The big three online used-book services are Alibris, Bibliofind and Advanced Book Exchange (ABE), all of which catalog millions of used books from thousands of dealers across the United States.

Bibliofind and ABE are listing services that charge dealers a flat fee to log their inventories. Each entry typically includes a price, physical description of the book, and contact information for the bookseller. Buyers are responsible for contacting the bookseller via e-mail or phone to close the sale.

Alibris, on the other hand, acts as a middleman, buying volumes from booksellers, repackaging them under its brand and shipping them directly to customers. For this, it tacks on a 20 percent premium to the price.

Services like these have not only made books easier to find but also given booksellers access to a worldwide market of readers.

Clifford Panken struggled for 12 years to establish his Book Rendezvous stores in Baltimore. A few years ago he started listing his inventory with services such as Alibris and Bibliofind. Now 50 percent of his orders come over the Net.

These days he ships 100 books a week to customers in countries as far away as China, Argentina, Japan and England. Panken says he's had to bring in extra staff to help with the cataloging and shipping.

"Every night we're packing books," he says. "It's become a very substantial portion of our business."

Some used-book sellers have closed their nonvirtual doors altogether. The Tiber Book Shop, for years a fixture on the 25th Street book block in Charles Village, closed in August 1998 after watching walk-in traffic slow to a dribble. Today it operates exclusively in cyberspace.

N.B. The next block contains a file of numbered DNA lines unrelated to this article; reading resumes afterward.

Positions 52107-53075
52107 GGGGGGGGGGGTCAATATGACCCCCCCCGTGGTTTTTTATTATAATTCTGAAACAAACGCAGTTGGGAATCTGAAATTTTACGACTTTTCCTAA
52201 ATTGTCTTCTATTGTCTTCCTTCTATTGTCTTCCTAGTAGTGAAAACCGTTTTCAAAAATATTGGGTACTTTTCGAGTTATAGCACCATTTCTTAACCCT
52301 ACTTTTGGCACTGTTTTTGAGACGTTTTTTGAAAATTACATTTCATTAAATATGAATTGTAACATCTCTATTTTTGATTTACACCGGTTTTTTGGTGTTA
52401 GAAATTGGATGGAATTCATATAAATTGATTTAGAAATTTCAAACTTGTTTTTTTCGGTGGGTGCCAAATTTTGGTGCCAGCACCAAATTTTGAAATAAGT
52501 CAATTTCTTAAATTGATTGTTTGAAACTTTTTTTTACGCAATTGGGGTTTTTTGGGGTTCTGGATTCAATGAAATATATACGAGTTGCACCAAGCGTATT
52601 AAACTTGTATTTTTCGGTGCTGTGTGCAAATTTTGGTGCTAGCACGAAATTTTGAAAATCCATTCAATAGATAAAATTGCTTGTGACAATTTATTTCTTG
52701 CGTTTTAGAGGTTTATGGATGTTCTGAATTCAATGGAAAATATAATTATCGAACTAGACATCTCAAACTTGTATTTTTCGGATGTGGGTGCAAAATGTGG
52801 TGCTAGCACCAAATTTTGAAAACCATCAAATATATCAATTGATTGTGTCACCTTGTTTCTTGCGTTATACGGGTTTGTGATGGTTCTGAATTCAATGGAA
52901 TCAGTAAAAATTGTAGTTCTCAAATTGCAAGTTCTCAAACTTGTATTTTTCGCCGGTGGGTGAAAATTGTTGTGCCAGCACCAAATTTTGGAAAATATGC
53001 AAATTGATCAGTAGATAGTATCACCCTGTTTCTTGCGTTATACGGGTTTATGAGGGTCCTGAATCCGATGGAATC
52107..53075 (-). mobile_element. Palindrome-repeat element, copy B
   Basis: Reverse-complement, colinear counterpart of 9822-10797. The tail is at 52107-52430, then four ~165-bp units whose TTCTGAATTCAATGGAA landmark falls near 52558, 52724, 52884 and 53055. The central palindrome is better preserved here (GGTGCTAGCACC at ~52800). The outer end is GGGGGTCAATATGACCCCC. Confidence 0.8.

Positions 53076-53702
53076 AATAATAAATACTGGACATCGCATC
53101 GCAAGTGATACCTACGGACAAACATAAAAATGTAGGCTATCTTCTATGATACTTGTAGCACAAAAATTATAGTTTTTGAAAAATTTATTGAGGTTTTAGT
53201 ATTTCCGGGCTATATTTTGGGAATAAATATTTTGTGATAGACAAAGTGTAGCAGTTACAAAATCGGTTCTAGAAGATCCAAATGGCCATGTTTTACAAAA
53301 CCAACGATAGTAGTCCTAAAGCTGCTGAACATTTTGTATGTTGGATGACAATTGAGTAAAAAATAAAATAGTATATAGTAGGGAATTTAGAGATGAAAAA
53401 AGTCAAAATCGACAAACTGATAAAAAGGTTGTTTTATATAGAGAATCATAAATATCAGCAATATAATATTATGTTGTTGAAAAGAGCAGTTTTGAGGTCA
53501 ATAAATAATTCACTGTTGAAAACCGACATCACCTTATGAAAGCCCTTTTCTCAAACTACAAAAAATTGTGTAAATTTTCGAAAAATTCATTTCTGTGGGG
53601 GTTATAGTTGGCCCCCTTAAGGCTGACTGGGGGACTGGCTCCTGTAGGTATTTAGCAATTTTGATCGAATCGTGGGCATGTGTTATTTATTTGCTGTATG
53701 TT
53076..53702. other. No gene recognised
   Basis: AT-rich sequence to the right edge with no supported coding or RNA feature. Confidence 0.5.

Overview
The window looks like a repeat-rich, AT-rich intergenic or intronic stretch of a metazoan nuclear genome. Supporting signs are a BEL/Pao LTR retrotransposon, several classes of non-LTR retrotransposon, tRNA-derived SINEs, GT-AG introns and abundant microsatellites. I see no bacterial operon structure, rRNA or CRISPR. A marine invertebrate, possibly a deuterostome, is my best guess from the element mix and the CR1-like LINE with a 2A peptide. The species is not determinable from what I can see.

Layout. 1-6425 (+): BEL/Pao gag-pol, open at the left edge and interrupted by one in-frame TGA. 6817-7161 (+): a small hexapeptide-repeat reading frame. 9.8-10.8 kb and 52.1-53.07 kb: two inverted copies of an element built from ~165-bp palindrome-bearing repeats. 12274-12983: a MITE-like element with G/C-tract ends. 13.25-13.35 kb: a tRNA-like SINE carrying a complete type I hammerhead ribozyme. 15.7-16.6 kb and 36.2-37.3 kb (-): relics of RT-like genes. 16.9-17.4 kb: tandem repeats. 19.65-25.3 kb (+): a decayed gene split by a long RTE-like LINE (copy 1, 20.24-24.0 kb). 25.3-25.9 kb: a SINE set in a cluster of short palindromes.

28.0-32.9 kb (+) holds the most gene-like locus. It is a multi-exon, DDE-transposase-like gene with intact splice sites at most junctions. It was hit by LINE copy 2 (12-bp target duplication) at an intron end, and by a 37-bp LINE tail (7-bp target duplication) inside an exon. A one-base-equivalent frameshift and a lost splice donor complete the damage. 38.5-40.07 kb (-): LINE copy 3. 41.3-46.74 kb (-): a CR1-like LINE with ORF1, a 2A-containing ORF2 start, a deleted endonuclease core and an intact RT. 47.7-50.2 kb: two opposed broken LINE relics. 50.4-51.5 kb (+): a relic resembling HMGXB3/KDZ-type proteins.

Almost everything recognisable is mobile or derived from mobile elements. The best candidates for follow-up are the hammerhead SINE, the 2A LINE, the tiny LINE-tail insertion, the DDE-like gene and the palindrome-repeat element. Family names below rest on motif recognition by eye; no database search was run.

"Things that had been on our shelves for three or five years we can sell in a week," says Karen Erickson, who oversees the store's computer database.

But the marriage of e-commerce with the eccentric used-book business has also sparked a culture clash. At its epicenter, in Emeryville, Calif., is Alibris.

With 100 employees, $55 million in venture capital and a 400,000-square-foot warehouse outside Reno, Nev., Alibris is everything the typical used-book shop is not. Since its launch in in 1998, the company has spent millions to impose order on the archaic industry and generate buzz for books long dead.

"We have already spent more money growing awareness for hard-to-find books than anybody in history," says CEO Martin Manley. "We're really giving new life to old books."

In November, for example, the company launched an ad blitz in publications such as The New Yorker, Vanity Fair, USA Today and Gourmet.

The catchy, full-page ads, including one showing a yellowed copy of Betty Crocker's 1973 "New Dinner for Two Cookbook," are geared to nostalgic baby boomers: "May 1, 1986. Passed from grandmother to mother to you. You lose it. Oct. 27, 1999. Find on Alibris and pass on to your daughter."